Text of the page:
Komatsu D21P dozer

By: Randolph Covich, Photography by: Randolph Covich


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Easy to use with an old-school feel, the small Komatsu D21P dozer is ideal for rural block owners and small-medium sized contractors.

Komatsu D21P dozer
Komatsu D21P dozer has something of an old-school feel to it.
  • Easily transported to jobs
  • Six-way angle/tilt blade
  • Produces a great finish
  • Quiet in operation
  • Economical to run

These D21s are great little machines, and are generally given to the rookie to learn on. They also used to be quite popular for rural block owners. The six-way angle tilt blade meant that even in the hands of a competent amateur, a good finish could be achieved with not too much effort. And being quite economical to run meant two or three 20-litre drums of diesel would be enough to get a heap of work done before needing a refill.

Another group of people that found them worth their weight in gold were the smaller contractors filling a mate's block with a few loads of spoil, as the D21s were quiet and unobtrusive for neighbours.

For some reason, they don't seem that numerous in urban contractor fleet these days, probably due to the lack of air-con and mp3 inputs, I reckon.

The operator's seat

Controls on these are very basic, with an hour clock, fuel gauge and temperature gauges rounding off the instruments, along with the all important warning lights.

Steering is via two sticks that operate the clutches, assisted by foot pedals to brake each track, enabling tighter turns. On later models all steering is carried out via the foot pedals. Levers located alongside the arm rests control the various blade movements, engine revs, and two-speed travel direction.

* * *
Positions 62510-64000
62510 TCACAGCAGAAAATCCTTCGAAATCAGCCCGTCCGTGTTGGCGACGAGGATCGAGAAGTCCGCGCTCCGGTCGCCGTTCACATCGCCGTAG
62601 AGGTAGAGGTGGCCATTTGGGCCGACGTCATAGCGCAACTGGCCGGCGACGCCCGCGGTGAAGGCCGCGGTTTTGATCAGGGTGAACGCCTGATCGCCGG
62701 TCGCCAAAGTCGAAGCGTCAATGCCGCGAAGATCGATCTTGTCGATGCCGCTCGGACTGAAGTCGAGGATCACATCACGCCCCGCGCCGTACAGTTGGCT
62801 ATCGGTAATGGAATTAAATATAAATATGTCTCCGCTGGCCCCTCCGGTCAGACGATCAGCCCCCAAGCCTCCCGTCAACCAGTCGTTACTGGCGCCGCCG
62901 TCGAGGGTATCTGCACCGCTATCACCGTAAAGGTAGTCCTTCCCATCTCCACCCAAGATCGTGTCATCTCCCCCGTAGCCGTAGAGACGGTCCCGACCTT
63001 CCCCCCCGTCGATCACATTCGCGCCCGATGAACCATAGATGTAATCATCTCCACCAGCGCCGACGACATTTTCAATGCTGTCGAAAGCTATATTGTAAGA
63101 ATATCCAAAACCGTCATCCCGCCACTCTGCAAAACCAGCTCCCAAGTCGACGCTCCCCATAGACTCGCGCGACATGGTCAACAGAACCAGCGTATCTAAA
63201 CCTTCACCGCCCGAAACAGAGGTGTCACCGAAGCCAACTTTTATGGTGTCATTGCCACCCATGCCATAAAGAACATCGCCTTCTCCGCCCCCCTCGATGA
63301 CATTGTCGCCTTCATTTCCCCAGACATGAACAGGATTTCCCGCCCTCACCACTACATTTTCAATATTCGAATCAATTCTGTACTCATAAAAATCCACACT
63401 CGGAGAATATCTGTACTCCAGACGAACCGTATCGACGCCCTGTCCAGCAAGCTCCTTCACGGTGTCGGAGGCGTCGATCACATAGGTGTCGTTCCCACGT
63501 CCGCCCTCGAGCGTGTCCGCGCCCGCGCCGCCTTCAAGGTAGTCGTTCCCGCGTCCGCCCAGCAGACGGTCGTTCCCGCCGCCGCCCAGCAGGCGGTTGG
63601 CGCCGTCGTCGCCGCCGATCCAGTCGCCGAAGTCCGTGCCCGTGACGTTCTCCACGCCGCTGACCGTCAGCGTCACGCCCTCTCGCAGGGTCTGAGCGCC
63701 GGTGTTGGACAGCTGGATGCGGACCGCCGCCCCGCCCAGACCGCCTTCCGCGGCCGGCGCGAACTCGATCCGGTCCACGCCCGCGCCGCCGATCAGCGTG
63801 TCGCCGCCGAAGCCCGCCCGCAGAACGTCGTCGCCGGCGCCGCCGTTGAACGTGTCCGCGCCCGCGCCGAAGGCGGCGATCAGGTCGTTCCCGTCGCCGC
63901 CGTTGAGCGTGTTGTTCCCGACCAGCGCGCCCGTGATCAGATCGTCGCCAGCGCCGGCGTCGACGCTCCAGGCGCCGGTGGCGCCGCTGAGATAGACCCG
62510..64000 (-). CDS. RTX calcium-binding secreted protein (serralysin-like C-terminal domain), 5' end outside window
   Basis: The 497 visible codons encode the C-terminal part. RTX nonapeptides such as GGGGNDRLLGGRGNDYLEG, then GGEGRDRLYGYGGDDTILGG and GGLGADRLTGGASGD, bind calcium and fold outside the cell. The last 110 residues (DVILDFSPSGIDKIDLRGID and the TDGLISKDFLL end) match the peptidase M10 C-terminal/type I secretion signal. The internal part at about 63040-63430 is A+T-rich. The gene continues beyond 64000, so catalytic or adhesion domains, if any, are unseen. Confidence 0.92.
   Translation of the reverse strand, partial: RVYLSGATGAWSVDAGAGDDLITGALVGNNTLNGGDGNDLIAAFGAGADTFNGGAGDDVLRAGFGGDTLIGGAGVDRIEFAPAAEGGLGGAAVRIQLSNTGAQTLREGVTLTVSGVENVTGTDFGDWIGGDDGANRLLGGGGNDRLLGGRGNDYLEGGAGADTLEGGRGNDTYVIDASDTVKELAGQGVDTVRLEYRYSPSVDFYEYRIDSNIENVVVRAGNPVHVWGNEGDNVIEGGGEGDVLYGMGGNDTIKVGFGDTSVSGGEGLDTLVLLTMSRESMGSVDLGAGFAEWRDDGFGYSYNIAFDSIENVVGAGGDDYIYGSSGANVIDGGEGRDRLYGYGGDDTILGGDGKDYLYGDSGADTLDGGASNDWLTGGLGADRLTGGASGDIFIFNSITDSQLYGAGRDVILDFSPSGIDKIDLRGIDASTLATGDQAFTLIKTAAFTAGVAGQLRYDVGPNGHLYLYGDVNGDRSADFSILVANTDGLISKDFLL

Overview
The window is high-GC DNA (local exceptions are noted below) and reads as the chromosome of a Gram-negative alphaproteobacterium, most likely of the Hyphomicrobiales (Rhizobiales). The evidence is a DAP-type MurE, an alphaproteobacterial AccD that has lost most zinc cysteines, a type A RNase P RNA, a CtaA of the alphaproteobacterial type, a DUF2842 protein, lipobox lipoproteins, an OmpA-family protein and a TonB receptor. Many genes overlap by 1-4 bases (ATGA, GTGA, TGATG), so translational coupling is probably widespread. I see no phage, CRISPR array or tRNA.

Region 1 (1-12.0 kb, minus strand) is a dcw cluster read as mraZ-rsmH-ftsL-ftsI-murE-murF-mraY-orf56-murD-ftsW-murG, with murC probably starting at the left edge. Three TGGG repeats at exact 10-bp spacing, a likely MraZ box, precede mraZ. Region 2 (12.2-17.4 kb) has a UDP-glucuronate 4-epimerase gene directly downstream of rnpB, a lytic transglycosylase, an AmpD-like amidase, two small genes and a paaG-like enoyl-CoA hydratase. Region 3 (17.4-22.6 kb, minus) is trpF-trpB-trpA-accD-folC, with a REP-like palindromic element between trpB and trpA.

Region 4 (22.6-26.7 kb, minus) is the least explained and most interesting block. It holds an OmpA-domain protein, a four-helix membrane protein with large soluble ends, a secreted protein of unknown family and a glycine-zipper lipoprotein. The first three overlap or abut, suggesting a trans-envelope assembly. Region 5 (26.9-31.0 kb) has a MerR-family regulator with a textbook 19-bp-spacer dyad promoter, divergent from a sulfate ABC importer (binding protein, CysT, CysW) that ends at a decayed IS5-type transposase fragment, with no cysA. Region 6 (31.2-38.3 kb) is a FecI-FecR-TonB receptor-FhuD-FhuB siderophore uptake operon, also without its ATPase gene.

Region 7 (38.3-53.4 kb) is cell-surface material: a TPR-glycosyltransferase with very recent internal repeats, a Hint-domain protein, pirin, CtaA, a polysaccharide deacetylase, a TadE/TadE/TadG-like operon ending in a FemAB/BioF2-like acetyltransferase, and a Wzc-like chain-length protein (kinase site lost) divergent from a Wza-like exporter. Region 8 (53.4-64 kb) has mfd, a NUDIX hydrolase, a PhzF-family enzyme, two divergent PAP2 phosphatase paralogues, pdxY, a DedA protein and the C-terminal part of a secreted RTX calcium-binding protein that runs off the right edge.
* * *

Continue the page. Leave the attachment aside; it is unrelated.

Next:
Engine and power

These babies of the Komatsu stable are powered by a 40hp water-cooled four-cylinder diesel engine, which provides adequate power to push the little 3300kg machine along. You will generally find that when the going gets tough, the tracks will start to spin before it stalls out.

Performance and handling

I spotted a lonely looking pile of aggregate sitting on the other side of the yard begging to be flattened. As expected, the "little machine that could" made very quick work of spreading this out and with a few pushes and a bit of backblading, the work was complete - all way too soon.

Contemplating the machine later, I was left wondering why bulldozers like these seem to have gone out of fashion, as they are such great machines. Everyone seems to want an excavator these days, and to honest, looking at the trail of destruction that some amateur excavator drivers leave behind them, perhaps a small bully like the D21 would better suit their operating ability.

Repairs and maintenance

I'm told that tracks and chains are the main things to keep an eye on with these things, and this machine is in good order being built to a high standard. Regular servicing, and keeping an eye on transmission and other fluid levels should ensure a good hassle free run for a long time.

Summary

If you have a rural block then these machines are great for cutting in and maintaining farm roads. With a six-way angle/tilt blade and a little practice, a great finish can be achieved.

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